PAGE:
Pride and Prejudice and Zombies
The small, deadpan moments in "Pride and Prejudice and Zombies" have more of an impact than the massive, noisy set pieces.
Adam Brooks' "Invisible Circus" finds the solution to searing personal questions through a tricky flashback structure. There are two stories here, involving an older sister's disappearance and a younger sister's quest, and either one would be better told as a straightforward narrative. When flashbacks tease us with bits of information, it has to be done well, or we feel toyed with. Here the mystery is solved by stomping in thick-soled narrative boots through the squishy marsh of contrivance.
Jordana Brewster stars as Phoebe, 18 years old in 1976. In the summer of 1969, she tells us in her narration, her sister Faith went to Europe and never came back. The story was that Faith (Cameron Diaz) killed herself in Portugal. Phoebe doesn't buy it. After a heart-to-heart with her mother (Blythe Danner), Phoebe sets off on a quest to solve the mystery, message, meaning, method, etc., of Faith's disappearance.
The search begins with Wolf (Christopher Eccleston), Faith's old boyfriend, now engaged and living in Paris. Since Wolf knows all the answers and that's pretty clear to us (if not to Phoebe), he is required to be oblique to a tiresome degree. And there is another problem. In any movie where a lithesome 18-year-old confronts her older sister's lover, there is the inescapable possibility that she will sleep with him. This danger, which increases alarmingly when the character is named Wolf, is to be avoided, since the resulting sex scene will usually play as gratuitous, introducing problems the screenplay is not really interested in exploring.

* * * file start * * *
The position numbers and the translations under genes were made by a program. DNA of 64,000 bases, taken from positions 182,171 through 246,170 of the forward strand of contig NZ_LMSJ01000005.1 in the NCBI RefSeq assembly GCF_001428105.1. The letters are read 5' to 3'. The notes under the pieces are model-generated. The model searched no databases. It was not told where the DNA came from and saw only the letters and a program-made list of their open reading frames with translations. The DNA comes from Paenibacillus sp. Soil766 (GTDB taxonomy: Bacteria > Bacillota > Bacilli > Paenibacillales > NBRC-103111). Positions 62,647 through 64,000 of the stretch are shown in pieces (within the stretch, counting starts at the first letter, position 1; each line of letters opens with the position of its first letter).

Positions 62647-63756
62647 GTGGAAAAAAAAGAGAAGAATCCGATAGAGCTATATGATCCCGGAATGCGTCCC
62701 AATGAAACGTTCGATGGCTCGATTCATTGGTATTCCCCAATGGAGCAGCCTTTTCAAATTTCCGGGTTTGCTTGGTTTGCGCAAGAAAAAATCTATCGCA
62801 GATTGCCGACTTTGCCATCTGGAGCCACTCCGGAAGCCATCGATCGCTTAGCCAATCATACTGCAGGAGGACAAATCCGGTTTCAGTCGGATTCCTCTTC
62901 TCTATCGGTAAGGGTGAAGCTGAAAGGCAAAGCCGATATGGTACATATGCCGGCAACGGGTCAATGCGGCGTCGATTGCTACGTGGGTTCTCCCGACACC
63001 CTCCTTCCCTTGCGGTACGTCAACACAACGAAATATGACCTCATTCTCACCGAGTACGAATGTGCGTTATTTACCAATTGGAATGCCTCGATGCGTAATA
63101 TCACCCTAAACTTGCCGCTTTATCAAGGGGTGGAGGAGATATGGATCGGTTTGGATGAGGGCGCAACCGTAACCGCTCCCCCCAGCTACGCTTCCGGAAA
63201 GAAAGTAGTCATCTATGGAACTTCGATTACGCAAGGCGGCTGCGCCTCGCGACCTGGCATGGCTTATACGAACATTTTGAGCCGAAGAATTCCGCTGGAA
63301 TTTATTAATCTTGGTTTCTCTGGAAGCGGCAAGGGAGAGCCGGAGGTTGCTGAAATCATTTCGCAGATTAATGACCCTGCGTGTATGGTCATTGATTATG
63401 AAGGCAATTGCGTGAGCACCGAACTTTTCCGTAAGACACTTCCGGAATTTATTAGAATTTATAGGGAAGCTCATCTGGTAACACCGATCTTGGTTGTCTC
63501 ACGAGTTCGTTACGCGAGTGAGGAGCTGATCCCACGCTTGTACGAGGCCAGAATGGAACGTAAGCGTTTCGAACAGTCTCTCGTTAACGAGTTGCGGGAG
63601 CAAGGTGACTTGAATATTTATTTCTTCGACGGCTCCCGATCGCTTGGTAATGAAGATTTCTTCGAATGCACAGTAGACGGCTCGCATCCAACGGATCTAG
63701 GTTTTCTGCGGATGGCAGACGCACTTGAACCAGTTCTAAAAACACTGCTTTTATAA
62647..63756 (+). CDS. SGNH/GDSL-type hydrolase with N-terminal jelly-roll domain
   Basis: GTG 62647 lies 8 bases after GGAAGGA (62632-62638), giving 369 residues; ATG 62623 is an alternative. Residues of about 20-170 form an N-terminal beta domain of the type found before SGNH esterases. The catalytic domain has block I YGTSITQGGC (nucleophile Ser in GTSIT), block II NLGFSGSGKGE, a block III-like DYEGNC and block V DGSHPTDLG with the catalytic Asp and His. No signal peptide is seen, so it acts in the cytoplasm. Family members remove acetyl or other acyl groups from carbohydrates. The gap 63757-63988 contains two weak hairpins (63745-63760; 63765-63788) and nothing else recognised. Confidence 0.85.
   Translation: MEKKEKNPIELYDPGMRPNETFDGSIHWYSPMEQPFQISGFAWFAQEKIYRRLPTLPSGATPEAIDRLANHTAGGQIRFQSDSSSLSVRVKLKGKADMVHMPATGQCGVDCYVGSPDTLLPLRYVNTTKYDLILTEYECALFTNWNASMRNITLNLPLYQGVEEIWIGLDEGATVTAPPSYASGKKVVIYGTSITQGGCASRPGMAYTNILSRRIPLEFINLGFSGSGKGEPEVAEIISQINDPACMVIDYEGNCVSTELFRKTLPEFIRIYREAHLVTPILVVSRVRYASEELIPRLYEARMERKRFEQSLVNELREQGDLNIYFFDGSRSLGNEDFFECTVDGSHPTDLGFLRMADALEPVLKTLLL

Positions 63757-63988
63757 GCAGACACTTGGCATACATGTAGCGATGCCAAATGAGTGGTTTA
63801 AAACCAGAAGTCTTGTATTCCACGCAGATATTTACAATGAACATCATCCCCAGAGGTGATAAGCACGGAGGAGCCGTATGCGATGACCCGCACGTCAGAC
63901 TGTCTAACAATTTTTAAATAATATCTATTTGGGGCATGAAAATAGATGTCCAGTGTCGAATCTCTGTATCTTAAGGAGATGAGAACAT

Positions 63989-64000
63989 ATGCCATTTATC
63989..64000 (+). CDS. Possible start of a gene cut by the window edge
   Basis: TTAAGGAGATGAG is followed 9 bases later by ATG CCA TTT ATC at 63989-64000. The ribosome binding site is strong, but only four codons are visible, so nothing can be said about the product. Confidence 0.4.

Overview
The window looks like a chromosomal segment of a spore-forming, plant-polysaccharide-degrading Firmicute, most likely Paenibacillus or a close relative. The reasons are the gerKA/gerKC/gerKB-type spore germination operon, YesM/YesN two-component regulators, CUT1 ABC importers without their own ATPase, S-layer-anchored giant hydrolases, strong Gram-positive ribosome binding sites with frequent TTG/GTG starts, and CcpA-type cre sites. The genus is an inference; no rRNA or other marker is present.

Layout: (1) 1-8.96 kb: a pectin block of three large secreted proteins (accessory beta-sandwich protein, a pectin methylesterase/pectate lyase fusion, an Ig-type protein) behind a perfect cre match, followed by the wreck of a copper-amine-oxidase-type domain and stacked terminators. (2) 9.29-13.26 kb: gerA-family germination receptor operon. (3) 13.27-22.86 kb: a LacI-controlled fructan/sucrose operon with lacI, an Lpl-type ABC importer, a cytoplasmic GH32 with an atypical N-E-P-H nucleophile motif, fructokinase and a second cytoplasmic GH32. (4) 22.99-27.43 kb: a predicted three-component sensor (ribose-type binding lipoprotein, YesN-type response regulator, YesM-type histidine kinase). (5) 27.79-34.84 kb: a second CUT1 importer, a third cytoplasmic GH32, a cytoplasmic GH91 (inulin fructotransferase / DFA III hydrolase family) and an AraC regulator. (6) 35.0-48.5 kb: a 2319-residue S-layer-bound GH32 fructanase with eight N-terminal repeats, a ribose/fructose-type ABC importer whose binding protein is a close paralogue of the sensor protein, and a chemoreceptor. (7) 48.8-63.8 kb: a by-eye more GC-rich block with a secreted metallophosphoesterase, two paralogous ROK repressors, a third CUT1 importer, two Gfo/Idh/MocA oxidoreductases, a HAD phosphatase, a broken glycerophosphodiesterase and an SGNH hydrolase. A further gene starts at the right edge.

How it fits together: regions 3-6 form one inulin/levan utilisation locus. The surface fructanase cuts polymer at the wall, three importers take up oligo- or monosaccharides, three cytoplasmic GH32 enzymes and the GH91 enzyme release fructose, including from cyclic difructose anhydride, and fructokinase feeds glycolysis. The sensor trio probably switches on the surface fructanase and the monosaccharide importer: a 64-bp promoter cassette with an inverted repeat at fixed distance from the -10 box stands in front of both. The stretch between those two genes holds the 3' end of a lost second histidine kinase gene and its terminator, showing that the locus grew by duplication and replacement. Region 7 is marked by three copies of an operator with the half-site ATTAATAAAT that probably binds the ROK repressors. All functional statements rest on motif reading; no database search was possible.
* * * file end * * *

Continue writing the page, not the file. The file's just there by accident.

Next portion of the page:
I cringe when a man and a woman pretend to be on a disinterested quest, and their unspoken sexual agenda makes everything they say sound coy.
Wolf and Faith, we learn, were involved in radical 1960s politics. Faith was driven by the death of her father, who died of leukemia caused by giant corporations (the science is a little murky here). Phoebe feels her dad always liked Faith more than herself. What was Dad's reason? My theory: Filial tension is required to motivate the younger sister's quest, so he was just helping out.
The movie follows Faith, sometimes with Wolf, sometimes without, as she joins the radical Red Army, becomes an anarchist, is allowed to help out on protest raids, fails one test, passes another and grows guilt-ridden when one demonstration has an unexpected result. Phoebe traces Faith's activities during an odyssey/travelogue through Paris, Berlin and Portugal, until we arrive at the very parapet Faith jumped or fell from, and all is revealed.
I can understand the purpose of the film, and even sense the depth of feeling in the underlying story, based on a novel by Jennifer Egan. But the clunky flashback structure grinds along, doling out bits of information, and it doesn't help that Wolf, as played by Eccleston, is less interested in truth than in Phoebe. He is a rat, which would be all right, if he were a charming one.
There is a better movie about a young woman who drops out of sight of those who love her and commits to radical politics. That movie is "Waking The Dead" (2000). It has its problems, too, but at least it is unclouded by extraneous sex and doesn't have a character who withholds information simply for the convenience of the screenplay. And its Jennifer Connelly is much more persuasive than Cameron Diaz as a young woman who becomes a radical; she enters a kind of solemn holy trance, unlike Diaz, who seems more like a political tourist.
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